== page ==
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thanks gina for taking the time to share. a lot of great points in this.

i would just like to mention a point that perhaps a lot of beginning folks don't realize. i certainly didn't for a while.

when you completely remove yourself from cavicular breathing and go to 100% diaphagmatic breathing, with no clavicular assitance whatsoever, you move away from drawing and sucking in air to making the expansion you do the reason for your air.

it can feel like no air has really been sent down, but it actuality you have just the right amount. the worst thing you can do is tank up on air by actively drawing in air and expanding at the same time. just expand, the air will enter. don't pull it in. don't assist it.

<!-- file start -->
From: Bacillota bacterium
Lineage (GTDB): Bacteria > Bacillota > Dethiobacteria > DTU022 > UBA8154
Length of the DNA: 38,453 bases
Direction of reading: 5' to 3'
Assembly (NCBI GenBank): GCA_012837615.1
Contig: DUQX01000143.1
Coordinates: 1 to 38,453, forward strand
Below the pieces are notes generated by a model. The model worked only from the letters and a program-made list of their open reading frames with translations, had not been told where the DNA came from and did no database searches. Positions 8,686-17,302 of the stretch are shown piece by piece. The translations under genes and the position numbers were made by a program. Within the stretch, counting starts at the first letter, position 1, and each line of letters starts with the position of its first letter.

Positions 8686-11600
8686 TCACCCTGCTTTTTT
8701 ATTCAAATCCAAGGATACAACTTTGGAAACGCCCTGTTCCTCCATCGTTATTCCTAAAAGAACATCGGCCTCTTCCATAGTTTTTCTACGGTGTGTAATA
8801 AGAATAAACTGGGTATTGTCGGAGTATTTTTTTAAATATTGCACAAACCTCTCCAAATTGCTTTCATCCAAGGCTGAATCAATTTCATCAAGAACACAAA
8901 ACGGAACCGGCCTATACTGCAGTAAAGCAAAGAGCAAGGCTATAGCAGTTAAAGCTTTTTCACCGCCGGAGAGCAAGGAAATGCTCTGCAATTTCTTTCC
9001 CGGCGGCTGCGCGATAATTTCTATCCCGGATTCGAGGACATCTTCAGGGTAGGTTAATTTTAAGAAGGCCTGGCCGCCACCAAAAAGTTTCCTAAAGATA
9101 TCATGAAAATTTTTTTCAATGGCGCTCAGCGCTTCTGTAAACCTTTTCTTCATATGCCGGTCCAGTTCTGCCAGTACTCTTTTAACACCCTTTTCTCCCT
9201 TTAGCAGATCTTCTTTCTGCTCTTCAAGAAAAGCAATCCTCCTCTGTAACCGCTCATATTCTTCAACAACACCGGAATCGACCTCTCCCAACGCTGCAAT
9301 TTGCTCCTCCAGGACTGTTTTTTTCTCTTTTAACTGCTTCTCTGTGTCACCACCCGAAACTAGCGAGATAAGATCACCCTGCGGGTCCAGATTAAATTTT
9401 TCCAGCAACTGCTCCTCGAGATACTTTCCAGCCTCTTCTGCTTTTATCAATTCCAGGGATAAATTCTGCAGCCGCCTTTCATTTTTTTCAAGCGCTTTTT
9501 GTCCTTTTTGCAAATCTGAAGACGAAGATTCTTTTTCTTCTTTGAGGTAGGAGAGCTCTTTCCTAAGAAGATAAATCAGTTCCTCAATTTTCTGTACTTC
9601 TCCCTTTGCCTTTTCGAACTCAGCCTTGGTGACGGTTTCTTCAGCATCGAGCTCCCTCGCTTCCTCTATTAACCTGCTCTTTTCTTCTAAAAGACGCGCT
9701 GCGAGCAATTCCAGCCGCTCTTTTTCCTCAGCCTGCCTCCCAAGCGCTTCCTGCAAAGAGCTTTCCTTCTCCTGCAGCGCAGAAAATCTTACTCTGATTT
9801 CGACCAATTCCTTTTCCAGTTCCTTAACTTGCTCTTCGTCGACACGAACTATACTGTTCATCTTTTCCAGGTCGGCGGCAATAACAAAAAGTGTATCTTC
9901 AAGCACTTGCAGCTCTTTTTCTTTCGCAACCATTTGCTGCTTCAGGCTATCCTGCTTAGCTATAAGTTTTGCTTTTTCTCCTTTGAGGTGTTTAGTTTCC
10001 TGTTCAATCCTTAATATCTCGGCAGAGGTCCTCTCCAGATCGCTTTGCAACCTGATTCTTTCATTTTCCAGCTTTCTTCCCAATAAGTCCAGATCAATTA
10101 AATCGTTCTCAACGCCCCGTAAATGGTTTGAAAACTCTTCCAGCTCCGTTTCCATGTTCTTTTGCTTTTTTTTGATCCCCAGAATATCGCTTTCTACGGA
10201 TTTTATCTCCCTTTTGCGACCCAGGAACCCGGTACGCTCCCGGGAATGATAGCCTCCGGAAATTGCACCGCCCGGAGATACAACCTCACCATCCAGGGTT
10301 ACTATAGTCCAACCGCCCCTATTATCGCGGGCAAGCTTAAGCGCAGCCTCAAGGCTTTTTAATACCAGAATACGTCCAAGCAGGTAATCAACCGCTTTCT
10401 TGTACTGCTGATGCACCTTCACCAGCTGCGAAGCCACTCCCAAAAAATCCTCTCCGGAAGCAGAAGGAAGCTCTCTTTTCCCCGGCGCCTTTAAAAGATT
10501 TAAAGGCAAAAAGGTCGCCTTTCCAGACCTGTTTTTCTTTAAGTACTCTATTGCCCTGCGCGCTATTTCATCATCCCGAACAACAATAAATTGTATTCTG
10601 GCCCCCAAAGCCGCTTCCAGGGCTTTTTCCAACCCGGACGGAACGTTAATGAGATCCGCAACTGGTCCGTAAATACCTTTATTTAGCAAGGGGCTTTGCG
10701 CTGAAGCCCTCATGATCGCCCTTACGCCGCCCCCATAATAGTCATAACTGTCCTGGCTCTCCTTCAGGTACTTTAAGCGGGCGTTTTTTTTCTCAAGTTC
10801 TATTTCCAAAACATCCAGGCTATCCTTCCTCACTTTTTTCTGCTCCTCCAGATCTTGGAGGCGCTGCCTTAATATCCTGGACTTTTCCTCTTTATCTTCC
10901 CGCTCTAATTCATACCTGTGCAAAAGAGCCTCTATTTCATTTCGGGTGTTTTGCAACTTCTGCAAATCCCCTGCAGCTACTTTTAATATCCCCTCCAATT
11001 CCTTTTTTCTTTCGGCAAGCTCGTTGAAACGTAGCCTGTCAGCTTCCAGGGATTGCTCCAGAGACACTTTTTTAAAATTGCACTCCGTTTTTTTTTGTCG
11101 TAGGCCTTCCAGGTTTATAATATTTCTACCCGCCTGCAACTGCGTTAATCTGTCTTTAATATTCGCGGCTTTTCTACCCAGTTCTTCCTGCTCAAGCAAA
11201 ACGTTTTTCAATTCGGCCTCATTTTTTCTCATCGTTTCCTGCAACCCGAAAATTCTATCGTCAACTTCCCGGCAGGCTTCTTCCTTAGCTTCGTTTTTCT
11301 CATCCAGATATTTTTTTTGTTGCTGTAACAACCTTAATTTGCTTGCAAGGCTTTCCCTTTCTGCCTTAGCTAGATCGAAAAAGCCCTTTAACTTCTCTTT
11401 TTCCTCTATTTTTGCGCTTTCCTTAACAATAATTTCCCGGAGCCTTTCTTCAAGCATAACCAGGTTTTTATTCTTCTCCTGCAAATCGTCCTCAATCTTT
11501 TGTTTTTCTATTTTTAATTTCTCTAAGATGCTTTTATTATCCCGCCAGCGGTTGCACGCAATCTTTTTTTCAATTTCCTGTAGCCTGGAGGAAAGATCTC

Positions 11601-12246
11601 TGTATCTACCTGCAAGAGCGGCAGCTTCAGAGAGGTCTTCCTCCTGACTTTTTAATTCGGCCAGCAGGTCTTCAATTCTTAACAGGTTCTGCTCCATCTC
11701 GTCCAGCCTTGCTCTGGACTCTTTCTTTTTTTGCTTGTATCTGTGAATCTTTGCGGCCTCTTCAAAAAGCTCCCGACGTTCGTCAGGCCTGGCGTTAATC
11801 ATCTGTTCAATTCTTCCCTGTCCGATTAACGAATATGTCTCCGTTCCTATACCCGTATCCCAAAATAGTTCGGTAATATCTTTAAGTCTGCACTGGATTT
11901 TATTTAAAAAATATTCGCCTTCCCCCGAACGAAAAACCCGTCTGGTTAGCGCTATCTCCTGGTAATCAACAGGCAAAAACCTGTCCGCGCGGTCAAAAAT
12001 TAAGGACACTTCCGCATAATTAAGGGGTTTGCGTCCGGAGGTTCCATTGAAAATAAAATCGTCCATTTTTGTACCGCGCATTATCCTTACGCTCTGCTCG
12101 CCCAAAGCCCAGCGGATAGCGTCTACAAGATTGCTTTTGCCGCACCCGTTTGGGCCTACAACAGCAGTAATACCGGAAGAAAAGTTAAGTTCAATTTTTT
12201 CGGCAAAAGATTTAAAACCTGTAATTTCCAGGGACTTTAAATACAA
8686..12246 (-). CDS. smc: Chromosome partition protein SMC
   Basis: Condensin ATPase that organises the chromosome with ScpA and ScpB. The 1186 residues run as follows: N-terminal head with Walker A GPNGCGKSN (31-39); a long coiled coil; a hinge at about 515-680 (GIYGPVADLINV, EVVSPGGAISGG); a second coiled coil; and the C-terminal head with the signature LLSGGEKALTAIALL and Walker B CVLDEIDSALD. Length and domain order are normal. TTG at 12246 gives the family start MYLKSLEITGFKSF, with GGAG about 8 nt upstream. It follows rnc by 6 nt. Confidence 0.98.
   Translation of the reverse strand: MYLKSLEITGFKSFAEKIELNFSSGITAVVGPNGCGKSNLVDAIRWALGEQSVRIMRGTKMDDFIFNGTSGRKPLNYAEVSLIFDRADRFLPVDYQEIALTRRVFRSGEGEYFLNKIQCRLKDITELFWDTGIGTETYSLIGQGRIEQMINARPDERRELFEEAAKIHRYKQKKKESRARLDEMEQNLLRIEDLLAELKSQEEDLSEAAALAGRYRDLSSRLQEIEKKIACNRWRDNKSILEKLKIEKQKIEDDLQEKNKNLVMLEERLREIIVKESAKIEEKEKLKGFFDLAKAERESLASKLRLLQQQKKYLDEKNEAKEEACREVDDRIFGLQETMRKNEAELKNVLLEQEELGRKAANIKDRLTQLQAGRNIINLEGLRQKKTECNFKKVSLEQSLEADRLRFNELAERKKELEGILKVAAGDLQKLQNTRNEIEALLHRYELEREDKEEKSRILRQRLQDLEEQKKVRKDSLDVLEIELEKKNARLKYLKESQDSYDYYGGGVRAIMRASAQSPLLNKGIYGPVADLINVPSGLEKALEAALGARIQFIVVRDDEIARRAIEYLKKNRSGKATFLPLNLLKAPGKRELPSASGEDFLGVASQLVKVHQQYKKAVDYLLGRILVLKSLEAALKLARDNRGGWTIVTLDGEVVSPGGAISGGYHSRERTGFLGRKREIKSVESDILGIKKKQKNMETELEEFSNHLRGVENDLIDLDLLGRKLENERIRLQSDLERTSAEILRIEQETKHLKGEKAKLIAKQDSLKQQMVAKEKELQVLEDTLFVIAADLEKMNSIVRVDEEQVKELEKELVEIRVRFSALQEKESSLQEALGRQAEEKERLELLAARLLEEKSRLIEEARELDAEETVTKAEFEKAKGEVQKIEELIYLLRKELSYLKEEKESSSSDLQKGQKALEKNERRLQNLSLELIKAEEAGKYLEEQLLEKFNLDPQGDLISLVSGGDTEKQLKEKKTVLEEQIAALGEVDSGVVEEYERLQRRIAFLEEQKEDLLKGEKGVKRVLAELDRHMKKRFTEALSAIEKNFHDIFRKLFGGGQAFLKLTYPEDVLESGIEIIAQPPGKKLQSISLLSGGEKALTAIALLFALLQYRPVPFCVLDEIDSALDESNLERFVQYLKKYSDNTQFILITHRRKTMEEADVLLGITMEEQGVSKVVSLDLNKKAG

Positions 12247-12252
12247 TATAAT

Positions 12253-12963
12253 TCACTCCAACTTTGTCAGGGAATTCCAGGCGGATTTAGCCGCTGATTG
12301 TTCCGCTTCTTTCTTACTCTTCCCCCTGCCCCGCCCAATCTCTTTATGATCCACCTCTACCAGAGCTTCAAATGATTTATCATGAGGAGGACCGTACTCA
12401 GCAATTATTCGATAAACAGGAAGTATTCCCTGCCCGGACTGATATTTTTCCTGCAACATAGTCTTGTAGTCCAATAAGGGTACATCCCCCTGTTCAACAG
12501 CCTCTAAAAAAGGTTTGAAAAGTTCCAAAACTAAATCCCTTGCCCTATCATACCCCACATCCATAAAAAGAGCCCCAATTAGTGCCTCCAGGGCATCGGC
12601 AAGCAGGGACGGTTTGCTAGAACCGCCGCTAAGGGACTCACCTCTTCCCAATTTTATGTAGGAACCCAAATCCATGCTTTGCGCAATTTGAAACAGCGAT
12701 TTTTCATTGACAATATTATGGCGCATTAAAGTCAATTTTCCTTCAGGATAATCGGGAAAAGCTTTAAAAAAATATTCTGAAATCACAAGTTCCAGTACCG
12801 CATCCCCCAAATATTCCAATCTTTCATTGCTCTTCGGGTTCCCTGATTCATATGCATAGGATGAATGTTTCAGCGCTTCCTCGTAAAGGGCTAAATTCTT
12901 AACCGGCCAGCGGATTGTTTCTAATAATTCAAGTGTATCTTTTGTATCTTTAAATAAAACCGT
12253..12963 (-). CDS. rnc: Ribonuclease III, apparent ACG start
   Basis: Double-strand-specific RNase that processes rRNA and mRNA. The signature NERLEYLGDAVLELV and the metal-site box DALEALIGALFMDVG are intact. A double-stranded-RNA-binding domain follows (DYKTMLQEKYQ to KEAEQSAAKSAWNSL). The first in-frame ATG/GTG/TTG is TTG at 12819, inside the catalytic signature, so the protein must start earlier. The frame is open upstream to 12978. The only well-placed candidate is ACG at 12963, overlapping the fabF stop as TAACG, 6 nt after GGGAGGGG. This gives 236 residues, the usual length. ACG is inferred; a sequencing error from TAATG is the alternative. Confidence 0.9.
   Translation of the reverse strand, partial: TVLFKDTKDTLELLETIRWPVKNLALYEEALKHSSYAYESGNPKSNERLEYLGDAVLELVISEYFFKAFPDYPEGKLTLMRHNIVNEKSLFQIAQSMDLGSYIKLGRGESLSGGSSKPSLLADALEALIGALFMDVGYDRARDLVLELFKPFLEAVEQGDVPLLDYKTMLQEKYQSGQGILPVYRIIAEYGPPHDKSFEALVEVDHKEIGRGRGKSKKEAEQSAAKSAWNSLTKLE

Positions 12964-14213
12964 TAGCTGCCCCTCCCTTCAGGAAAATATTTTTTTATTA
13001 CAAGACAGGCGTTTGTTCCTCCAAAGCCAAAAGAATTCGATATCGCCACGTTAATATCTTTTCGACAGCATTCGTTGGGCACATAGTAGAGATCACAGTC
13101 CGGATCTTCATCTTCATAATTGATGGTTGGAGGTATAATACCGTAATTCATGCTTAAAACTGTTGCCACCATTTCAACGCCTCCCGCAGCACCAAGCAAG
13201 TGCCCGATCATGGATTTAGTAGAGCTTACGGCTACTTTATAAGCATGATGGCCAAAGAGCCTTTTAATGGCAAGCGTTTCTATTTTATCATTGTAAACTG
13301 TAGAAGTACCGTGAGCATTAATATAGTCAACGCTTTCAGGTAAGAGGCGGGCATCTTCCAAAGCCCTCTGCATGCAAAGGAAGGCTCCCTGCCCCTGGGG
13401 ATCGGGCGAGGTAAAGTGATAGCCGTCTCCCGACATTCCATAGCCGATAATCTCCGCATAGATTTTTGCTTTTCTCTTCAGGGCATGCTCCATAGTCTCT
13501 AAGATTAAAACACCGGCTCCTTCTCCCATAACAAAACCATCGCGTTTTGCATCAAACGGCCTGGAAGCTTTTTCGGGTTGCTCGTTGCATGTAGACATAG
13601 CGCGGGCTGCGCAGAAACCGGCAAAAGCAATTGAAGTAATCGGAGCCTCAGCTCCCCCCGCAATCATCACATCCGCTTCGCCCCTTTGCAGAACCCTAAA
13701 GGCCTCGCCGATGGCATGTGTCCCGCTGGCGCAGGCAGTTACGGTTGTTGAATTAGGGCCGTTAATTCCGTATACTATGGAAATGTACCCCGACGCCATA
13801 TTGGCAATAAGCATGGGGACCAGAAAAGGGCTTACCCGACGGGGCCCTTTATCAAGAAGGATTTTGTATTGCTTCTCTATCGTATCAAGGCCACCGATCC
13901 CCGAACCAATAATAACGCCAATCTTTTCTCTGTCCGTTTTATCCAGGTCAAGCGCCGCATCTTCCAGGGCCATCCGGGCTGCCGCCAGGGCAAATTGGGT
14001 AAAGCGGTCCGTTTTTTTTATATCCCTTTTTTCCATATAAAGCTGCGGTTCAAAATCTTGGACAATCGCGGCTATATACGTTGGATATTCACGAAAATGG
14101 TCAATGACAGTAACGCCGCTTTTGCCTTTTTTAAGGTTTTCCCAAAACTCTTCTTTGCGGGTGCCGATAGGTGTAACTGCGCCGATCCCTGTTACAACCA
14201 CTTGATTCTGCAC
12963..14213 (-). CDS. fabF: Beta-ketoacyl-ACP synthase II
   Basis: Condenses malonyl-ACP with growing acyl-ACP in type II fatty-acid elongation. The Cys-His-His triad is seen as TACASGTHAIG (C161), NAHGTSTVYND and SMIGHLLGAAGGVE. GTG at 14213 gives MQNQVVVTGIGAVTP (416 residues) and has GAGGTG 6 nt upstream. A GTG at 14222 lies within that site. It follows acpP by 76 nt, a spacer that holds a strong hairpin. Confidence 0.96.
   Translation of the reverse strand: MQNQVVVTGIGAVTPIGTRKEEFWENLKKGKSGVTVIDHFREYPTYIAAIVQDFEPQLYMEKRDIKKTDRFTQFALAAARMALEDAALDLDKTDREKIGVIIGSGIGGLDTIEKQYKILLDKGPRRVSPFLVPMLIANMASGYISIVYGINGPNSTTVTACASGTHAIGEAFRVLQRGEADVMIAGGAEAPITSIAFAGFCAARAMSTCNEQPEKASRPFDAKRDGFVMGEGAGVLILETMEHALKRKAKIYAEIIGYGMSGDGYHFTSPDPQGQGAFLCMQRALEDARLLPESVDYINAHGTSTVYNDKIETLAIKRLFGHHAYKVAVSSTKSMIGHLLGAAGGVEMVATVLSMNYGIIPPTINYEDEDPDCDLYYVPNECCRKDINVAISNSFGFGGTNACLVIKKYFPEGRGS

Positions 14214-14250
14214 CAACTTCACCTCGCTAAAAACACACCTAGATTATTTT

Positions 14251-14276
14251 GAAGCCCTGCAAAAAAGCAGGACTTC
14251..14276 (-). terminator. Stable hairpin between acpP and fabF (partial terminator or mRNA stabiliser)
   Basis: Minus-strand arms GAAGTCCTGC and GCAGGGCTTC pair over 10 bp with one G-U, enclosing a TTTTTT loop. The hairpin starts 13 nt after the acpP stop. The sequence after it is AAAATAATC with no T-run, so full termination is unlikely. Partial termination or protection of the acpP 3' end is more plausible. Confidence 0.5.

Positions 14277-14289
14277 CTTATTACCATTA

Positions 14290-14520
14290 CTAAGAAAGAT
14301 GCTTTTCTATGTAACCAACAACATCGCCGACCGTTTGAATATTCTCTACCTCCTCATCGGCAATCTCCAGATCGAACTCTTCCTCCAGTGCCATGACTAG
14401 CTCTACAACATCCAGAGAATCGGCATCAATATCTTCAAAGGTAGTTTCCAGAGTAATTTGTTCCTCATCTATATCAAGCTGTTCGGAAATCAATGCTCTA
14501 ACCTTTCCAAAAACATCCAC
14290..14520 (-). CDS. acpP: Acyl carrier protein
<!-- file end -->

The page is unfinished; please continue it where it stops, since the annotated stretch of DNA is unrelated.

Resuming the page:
and expand can be misunderstood. it varies. it's not that you have to expand hard, it all depends on your vocal intention.

if you try this, you'll be amazed how little air you actually need to bring in to sing.

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Thanks very much for your reply and taking the time to read. I guess the reason I didn't is because I wanted it to be as simple as possible. I guess my view is that to be able to do the exercises properly you don't need to know all of that. Obviously it's important stuff to know but usually I would teach it a bit later, as a beginner it's always a huge amount to take in. But, like you quite rightly pointed out, I could have put that in for the more scientifically based people and will definitely bare this in mind. Thanks again for reading